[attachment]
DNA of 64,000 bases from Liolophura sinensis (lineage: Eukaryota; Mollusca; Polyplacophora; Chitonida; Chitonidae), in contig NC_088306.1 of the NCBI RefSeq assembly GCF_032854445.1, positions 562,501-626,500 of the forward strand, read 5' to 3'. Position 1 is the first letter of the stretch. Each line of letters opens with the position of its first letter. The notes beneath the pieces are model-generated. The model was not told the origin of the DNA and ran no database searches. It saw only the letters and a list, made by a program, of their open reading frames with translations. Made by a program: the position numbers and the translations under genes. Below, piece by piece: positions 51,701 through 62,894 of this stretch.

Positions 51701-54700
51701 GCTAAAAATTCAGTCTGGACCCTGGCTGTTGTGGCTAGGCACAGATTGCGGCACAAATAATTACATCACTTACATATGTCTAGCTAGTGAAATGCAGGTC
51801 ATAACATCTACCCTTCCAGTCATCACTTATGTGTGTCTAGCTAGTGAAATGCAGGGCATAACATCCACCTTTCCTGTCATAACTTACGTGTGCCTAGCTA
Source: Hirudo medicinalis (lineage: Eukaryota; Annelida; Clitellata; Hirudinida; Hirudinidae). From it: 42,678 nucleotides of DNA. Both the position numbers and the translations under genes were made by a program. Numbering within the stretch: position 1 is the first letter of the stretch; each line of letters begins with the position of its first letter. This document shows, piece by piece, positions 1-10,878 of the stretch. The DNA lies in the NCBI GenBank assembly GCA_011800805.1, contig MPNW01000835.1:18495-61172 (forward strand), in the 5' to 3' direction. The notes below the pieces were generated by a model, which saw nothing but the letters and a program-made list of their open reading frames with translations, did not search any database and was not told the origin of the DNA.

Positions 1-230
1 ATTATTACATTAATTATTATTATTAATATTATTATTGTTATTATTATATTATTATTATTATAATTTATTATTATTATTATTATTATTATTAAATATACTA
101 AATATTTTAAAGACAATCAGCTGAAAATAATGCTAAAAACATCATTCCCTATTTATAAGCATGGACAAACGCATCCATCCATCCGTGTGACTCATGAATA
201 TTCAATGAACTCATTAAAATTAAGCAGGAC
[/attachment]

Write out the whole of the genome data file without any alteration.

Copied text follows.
DNA of 64,000 bases from Liolophura sinensis (lineage: Eukaryota; Mollusca; Polyplacophora; Chitonida; Chitonidae), in contig NC_088306.1 of the NCBI RefSeq assembly GCF_032854445.1, positions 562,501-626,500 of the forward strand, read 5' to 3'. Position 1 is the first letter of the stretch. Each line of letters opens with the position of its first letter. The notes beneath the pieces are model-generated. The model was not told the origin of the DNA and ran no database searches. It saw only the letters and a list, made by a program, of their open reading frames with translations. Made by a program: the position numbers and the translations under genes. Below, piece by piece: positions 51,701 through 62,894 of this stretch.

Positions 51701-54700
51701 GCTAAAAATTCAGTCTGGACCCTGGCTGTTGTGGCTAGGCACAGATTGCGGCACAAATAATTACATCACTTACATATGTCTAGCTAGTGAAATGCAGGTC
51801 ATAACATCTACCCTTCCAGTCATCACTTATGTGTGTCTAGCTAGTGAAATGCAGGGCATAACATCCACCTTTCCTGTCATAACTTACGTGTGCCTAGCTA
Source: Hirudo medicinalis (lineage: Eukaryota; Annelida; Clitellata; Hirudinida; Hirudinidae). From it: 42,678 nucleotides of DNA. Both the position numbers and the translations under genes were made by a program. Numbering within the stretch: position 1 is the first letter of the stretch; each line of letters begins with the position of its first letter. This document shows, piece by piece, positions 1-10,878 of the stretch. The DNA lies in the NCBI GenBank assembly GCA_011800805.1, contig MPNW01000835.1:18495-61172 (forward strand), in the 5' to 3' direction. The notes below the pieces were generated by a model, which saw nothing but the letters and a program-made list of their open reading frames with translations, did not search any database and was not told the origin of the DNA.

Positions 1-230
1 ATTATTACATTAATTATTATTATTAATATTATTATTGTTATTATTATATTATTATTATTATAATTTATTATTATTATTATTATTATTATTAAATATACTA
101 AATATTTTAAAGACAATCAGCTGAAAATAATGCTAAAAACATCATTCCCTATTTATAAGCATGGACAAACGCATCCATCCATCCGTGTGACTCATGAATA
201 TTCAATGAACTCATTAAAATTAAGCAGGAC